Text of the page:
Scott Pruitt Booted Experts in Air Pollution and Cancer Risk Factors from EPA Advisory Board

This story originally appeared on Slate and is reproduced here as part of the Climate Desk Collaboration.

Environmental Protection Agency Administrator Scott Pruitt has made yet another frightening decision that seems likely to further untether the agency he leads from sound environmental science. The former attorney general of Oklahoma announced Tuesday that scientists receiving EPA grants for their research would no longer be eligible to serve on committees that provide his agency with expert scientific input, including the Scientific Advisory Board, the Clean Air Scientific Advisory Committee, and the Board of Scientific Counselors. In a memo that echoed a recent speech at the Heritage Foundation, Pruitt outlined the unprecedented rules as a way to guard against conflict of interest (no comparable rules prohibit committee members from having ties to industry) and “promote fresh perspectives” (likely Pruitt’s own personal euphemism for incorporating climate change denialism). The EPA head also reprised the controversial decision he’d made this June to not renew contracts for the Board of Scientific Counselors: Incumbent committee members who have only served one three-year term will not be asked to return to the agency, even though it has recently been routine for them to serve two terms, according to the New Republic.

This roster slashing allows Pruitt, who has extensive ties to the energy industry, to fill 21 of the 42 seats on the Scientific Advisory Board. According to a list procured by E&E News—but unconfirmed by the EPA—Pruitt loaded the panel with male scientists from the Midwest and South, several with ties to industry or local government (he also recently decreased its annual number of meetings through a new charter), and announced that Michael Honeycutt, who has expressed doubt over the health dangers posed by ozone, would chair the committee.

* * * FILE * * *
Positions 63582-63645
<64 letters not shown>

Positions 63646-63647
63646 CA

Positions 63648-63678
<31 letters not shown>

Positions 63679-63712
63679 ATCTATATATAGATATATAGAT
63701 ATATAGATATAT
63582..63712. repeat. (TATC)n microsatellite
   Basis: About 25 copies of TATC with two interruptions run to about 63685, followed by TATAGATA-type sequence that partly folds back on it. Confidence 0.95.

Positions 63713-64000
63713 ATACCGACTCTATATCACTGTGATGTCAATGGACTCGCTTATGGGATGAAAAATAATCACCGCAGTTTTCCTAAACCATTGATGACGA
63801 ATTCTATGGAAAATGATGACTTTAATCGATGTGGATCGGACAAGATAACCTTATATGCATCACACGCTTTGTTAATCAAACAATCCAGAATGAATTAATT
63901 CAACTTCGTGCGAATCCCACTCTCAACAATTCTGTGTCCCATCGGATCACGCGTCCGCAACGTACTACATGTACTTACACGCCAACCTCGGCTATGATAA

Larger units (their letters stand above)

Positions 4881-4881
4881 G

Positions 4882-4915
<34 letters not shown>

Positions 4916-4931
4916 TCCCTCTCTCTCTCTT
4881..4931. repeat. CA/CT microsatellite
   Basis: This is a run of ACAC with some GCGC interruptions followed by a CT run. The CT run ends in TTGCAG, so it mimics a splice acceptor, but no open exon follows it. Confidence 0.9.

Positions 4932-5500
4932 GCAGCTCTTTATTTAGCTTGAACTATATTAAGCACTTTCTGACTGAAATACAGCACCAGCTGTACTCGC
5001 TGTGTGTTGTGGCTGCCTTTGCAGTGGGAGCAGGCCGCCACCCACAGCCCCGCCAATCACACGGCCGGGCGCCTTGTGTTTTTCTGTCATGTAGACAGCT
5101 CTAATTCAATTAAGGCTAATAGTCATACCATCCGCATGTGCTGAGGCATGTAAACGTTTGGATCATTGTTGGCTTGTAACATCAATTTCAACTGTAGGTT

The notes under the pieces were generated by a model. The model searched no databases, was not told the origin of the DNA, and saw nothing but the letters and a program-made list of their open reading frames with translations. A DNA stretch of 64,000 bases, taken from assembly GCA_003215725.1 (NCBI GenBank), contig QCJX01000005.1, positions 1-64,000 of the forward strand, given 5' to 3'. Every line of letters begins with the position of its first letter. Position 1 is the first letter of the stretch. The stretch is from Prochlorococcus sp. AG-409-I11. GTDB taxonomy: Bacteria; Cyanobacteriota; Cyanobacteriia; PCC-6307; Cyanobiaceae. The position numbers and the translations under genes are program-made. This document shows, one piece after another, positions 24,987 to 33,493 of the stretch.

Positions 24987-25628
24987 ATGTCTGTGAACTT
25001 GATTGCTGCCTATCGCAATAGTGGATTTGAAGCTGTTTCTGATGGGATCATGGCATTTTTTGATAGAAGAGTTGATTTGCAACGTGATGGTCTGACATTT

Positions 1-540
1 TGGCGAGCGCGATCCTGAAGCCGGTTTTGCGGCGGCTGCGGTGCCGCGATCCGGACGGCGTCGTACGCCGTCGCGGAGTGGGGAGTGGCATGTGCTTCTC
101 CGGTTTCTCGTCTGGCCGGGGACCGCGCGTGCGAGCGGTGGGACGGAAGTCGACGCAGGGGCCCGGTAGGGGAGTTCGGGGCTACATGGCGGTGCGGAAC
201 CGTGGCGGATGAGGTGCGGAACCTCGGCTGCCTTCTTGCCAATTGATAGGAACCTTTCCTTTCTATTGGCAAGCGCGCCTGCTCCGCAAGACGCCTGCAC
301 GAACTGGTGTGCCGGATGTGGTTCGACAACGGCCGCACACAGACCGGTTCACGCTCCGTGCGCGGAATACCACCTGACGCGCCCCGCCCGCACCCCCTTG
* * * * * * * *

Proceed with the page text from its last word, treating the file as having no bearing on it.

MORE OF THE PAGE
The move to limit scientists who receive grants is particularly worrisome. As Ana Diez Roux, the just-replaced chairwoman of the Clean Air Scientific Advisory Committee, said in an email to Sciencemagazine, “The top scientists, the ones most qualified to provide objective and transparent scientific advice to EPA, are of course the scientists who will likely be most successful at obtaining highly competitive federal grants. … It would be a disservice to the American public to exclude those most qualified from serving on these panels.”

By comparing the leaked list of Pruitt’s nominations to current rosters that included term limit data, Slate compiled a list of the scientists whose expertise the EPA will no longer benefit from because these changes cut their time on its advisory boards short:

The Scientific Advisory Board provides reports on scientific topics (like fracking or toxic chemicals) that pertain to EPA regulations. Here are the members whose terms will not be renewed:

Deborah Hall Bennett (first term slated to end in 2019) of the University of California, Davis, an expert on pollutants and environmental epidemiology

Kiros Berhane (first term slated to end in 2018) of the University of Southern California, an EPA-funded expert on using statistics to analyze the health impacts of climate change, air pollution, and occupational exposure